Exodus 30 shows us another interesting purpose for the offering and how it is made for atonement. It is an offering that is used to save people’s lives. First, let’s examine the passage below:

11 Then the Lord spoke to Moses. He said, 12 “Make a list of the Israelites and count them. When you do, each one must pay the Lord for his life at the time he is counted. Then a plague will not come on them when you count them.

13 Each one counted must pay a fifth of an ounce of silver. It must be weighed out in keeping with the standard weights that are used in the sacred tent. The payment is an offering to the Lord.

14 Each one counted must be 20 years old or more. He must give an offering to the Lord.

15 When you make the offering, rich people must not give more than a fifth of an ounce of silver. And poor people must not give less. The offering you give to the Lord will pay for your lives.

16 Receive the money from the people of Israel. Use it for any purpose in the tent of meeting. It will remind the people that they are paying me for their lives.” (Exodus 30:11-16)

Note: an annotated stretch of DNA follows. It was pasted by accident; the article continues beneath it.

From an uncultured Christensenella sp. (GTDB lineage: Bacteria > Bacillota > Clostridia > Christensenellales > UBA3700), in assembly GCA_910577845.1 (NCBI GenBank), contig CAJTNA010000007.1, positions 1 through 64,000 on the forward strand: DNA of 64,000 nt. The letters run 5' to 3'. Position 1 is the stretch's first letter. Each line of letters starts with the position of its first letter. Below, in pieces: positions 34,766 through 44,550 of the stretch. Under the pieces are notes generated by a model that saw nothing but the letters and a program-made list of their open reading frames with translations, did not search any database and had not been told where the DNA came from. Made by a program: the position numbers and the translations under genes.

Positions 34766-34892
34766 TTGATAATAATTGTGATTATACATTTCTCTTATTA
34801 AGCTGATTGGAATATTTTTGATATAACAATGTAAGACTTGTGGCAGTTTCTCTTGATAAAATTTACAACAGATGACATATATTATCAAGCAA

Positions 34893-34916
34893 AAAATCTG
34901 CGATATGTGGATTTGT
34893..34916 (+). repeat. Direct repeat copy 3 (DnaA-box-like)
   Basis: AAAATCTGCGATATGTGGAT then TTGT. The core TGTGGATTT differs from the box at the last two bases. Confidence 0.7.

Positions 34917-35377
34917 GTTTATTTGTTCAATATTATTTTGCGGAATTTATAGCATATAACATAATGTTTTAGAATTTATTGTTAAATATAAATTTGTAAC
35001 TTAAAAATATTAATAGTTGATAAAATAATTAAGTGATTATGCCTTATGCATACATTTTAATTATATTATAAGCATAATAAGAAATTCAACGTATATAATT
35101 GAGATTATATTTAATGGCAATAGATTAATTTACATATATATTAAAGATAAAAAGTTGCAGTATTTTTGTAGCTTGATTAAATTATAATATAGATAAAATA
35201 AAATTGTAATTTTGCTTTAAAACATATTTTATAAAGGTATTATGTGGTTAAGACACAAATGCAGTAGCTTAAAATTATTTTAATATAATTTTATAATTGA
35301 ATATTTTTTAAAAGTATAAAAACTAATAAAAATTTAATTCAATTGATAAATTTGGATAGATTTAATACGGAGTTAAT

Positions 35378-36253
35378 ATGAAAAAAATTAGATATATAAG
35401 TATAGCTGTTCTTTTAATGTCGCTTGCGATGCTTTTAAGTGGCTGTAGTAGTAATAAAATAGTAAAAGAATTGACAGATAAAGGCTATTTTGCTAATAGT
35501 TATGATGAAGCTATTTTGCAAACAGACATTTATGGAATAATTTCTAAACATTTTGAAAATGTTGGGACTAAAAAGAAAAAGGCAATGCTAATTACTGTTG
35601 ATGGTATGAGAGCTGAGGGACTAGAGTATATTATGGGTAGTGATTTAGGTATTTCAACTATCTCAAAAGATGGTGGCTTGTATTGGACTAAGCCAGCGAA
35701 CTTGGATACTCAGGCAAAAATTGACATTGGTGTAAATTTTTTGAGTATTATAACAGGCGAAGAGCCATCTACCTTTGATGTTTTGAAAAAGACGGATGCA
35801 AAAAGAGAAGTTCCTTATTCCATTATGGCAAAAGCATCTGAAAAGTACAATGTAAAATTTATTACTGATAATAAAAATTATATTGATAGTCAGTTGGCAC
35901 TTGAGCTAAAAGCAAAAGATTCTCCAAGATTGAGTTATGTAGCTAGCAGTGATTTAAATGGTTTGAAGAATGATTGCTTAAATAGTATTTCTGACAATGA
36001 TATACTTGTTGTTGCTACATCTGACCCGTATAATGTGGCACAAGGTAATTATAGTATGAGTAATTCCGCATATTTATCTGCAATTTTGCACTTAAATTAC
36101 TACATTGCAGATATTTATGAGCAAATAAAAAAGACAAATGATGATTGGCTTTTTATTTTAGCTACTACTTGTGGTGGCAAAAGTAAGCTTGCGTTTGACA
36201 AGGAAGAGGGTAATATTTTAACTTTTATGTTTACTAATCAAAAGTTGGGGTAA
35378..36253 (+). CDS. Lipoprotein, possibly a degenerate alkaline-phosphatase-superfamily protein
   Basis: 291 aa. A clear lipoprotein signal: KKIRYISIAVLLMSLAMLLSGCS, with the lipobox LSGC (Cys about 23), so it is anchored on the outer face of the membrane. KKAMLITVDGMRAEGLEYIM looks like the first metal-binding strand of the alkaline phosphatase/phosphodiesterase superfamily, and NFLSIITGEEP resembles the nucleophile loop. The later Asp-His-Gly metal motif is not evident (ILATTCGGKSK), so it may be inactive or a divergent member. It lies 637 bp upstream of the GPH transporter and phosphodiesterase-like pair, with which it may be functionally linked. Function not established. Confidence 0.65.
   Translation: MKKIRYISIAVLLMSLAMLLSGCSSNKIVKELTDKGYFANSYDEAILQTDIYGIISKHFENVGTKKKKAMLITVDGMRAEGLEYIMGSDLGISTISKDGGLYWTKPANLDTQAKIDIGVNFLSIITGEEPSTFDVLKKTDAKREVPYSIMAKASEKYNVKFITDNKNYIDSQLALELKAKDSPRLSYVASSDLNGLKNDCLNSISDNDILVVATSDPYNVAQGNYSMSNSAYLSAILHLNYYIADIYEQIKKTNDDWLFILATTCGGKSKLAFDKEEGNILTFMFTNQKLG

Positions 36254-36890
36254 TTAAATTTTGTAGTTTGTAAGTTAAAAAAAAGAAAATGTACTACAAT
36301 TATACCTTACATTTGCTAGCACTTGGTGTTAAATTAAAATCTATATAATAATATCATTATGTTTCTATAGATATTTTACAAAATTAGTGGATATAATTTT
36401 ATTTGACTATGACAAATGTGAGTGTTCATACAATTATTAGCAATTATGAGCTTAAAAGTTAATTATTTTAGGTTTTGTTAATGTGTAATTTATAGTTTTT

The context of the passage above took place at the numbering of people for the purpose of enrolling them in the arm of Jehovah (Num. 1:3, Exo. 7:4, 12:41). Everyone who passed over to those that were numbered was to pay half a shekel to the sanctuary as atonement money. Both the rich and the poor paid the same amount 1/5 of an ounce of silver.

Both the rich and the poor both paid the same amount 1/5 of an ounce of silver.

We are all equal in the sight of Jehovah. This payment was to be a târumah (Exo. 25:2) for Jehovah for the expiation of souls.

If we relate it to today’s context, the tithes are the same for both the rich and the poor, it is the first 10%. In terms of the târumah, it is 1/40th for the generous person.

The shekel of the sanctuary, which contained 20 s, can be considered as the original shekel of full weight. There was a lighter shekel which was currently in ordinary use. The sacred shekel, according to the present valuation is worth 26 groschens. One Euro is equivalent to 13.76 groschens. In dollar former, one sacred shekel is about $2.14.

During this time, it was a huge task to take a census. However, this is what Israel will undergo. If you have ever done an inventory, you know that the only one who can order this is the one in authority. Only the person who owns whatever is counted can order an inventory. We only have the authority to count things that are rightfully ours. We cannot put our numbers on other people’s stuff. The census declares that the Israelites who were numbered are God’s.